There is something very powerful about a river. They are complex, living things–and they draw a beautiful line, however you choose to interpret it. Boundary, navigational system, watershed….

Huffman is a lecturer on cartography at UW Madison, and has this to say about the project:

Rivers have been a key part of urban life for centuries. They have provided us with drinking water, protection, and a transit network that links us from one settlement to the next. I wanted to create a series of maps that gives people a new way to look at rivers: a much more modern, urban type of portrayal. So I turned to the style of urban transit maps pioneered by Harry Beck in the 1930s for the London Underground. Straight lines, 45º angles, simple geometry. The result is more of an abstract network representation than you would find on most maps, but it’s also a lot more fun. The geography is intentionally distorted to clarify relationships. I think it helps translate the sort of visual language of nature into a more engineered one, putting the organic in more constructed terms. Not every line depicted is navigable, but all are important to the hydrological systems shown.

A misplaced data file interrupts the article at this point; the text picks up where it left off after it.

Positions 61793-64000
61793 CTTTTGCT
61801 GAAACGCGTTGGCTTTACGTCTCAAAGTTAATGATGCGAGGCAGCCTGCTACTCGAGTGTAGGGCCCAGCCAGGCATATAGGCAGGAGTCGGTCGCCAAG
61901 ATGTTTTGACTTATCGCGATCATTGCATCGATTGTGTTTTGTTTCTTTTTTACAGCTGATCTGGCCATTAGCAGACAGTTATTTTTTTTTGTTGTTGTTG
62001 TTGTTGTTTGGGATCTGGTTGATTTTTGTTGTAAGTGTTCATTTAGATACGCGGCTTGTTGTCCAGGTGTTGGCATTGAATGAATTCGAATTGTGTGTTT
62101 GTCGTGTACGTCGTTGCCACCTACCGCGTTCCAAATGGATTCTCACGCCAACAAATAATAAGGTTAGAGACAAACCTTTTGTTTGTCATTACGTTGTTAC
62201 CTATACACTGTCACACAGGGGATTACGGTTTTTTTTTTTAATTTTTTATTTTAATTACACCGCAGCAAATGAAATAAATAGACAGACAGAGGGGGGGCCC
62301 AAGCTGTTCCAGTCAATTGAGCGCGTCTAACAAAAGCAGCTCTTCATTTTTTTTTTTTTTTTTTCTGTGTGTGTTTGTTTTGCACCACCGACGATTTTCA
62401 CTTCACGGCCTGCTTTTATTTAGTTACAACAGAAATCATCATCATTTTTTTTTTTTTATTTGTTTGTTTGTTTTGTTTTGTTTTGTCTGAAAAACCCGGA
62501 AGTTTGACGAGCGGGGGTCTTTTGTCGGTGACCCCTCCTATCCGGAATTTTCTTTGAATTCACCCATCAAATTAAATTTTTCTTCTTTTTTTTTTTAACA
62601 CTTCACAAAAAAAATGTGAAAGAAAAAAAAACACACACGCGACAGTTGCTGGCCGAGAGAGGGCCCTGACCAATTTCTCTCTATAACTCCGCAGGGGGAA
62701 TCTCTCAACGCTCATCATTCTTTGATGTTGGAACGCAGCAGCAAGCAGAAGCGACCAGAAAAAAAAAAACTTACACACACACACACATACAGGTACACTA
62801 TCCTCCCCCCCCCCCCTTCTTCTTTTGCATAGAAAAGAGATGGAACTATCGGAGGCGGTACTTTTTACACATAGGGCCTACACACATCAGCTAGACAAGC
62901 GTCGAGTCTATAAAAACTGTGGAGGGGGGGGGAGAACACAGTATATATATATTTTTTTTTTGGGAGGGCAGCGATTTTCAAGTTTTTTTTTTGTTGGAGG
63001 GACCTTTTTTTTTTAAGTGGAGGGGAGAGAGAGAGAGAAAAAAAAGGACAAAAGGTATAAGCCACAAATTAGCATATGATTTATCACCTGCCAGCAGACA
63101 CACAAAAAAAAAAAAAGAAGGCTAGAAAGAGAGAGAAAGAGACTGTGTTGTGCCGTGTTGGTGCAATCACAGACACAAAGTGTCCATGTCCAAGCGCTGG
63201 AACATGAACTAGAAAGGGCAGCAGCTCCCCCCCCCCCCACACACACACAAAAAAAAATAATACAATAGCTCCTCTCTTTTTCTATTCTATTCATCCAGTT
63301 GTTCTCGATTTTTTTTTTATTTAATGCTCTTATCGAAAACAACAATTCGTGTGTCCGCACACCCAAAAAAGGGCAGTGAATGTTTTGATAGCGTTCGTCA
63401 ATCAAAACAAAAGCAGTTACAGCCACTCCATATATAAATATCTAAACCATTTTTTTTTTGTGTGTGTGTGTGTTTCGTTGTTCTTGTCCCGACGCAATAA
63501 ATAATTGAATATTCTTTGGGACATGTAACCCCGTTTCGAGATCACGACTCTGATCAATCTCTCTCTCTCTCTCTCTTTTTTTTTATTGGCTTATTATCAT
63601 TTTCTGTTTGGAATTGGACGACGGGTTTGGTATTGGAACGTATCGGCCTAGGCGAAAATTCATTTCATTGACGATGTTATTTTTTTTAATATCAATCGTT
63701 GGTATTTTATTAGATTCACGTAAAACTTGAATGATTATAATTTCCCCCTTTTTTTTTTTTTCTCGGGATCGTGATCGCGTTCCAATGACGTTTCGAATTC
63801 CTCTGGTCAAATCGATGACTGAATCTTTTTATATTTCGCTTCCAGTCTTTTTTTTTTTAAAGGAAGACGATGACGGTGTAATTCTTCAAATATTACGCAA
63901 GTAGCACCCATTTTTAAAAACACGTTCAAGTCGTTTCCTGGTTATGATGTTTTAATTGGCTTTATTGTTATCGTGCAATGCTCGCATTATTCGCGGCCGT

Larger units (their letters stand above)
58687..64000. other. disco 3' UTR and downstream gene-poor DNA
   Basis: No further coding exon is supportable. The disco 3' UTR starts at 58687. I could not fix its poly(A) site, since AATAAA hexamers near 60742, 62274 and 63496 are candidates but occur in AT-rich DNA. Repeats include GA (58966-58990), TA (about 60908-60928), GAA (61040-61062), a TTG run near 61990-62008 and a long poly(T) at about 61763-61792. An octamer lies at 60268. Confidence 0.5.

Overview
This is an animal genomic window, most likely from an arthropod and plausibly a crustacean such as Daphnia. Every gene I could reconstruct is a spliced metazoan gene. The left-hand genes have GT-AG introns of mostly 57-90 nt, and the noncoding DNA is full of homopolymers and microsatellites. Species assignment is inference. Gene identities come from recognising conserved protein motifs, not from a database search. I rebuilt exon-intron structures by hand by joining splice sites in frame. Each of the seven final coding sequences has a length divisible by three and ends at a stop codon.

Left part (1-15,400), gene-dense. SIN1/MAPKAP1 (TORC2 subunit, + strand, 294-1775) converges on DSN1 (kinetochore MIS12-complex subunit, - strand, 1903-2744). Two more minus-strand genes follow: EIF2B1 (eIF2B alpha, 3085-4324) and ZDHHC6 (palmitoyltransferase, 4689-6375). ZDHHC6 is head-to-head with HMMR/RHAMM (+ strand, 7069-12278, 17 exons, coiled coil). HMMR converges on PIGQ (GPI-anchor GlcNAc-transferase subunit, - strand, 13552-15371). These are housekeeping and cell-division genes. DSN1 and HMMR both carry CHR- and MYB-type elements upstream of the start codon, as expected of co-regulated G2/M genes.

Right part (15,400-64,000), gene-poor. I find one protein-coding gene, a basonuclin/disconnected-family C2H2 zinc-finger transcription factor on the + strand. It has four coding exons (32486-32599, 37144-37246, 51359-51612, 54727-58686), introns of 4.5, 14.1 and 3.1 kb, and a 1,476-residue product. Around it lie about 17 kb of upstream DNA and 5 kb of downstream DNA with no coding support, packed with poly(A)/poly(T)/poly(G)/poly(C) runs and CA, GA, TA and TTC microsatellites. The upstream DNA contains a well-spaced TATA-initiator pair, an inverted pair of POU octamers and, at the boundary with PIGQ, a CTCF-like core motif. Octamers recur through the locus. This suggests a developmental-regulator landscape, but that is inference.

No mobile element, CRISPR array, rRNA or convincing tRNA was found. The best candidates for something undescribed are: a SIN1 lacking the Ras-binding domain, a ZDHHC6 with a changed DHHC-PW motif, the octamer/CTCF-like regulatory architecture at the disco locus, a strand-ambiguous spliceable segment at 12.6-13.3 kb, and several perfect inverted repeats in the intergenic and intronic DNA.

“It’s air, you know. It’s just there.”

23 Feb

{My first repost, on the occasion of yet another class seeing Helvetica.}

I just showed Gary Hustwit’s documentary, Helvetica, in my type class this afternoon. I have now seen it six or seven times, and I never fail to learn from it. What I most appreciate about this film is the breadth of perspectives and emotion relating to what was first called Haas Neue Grotesk: acceptance, reaction, re-acceptance, boredom, satisfaction.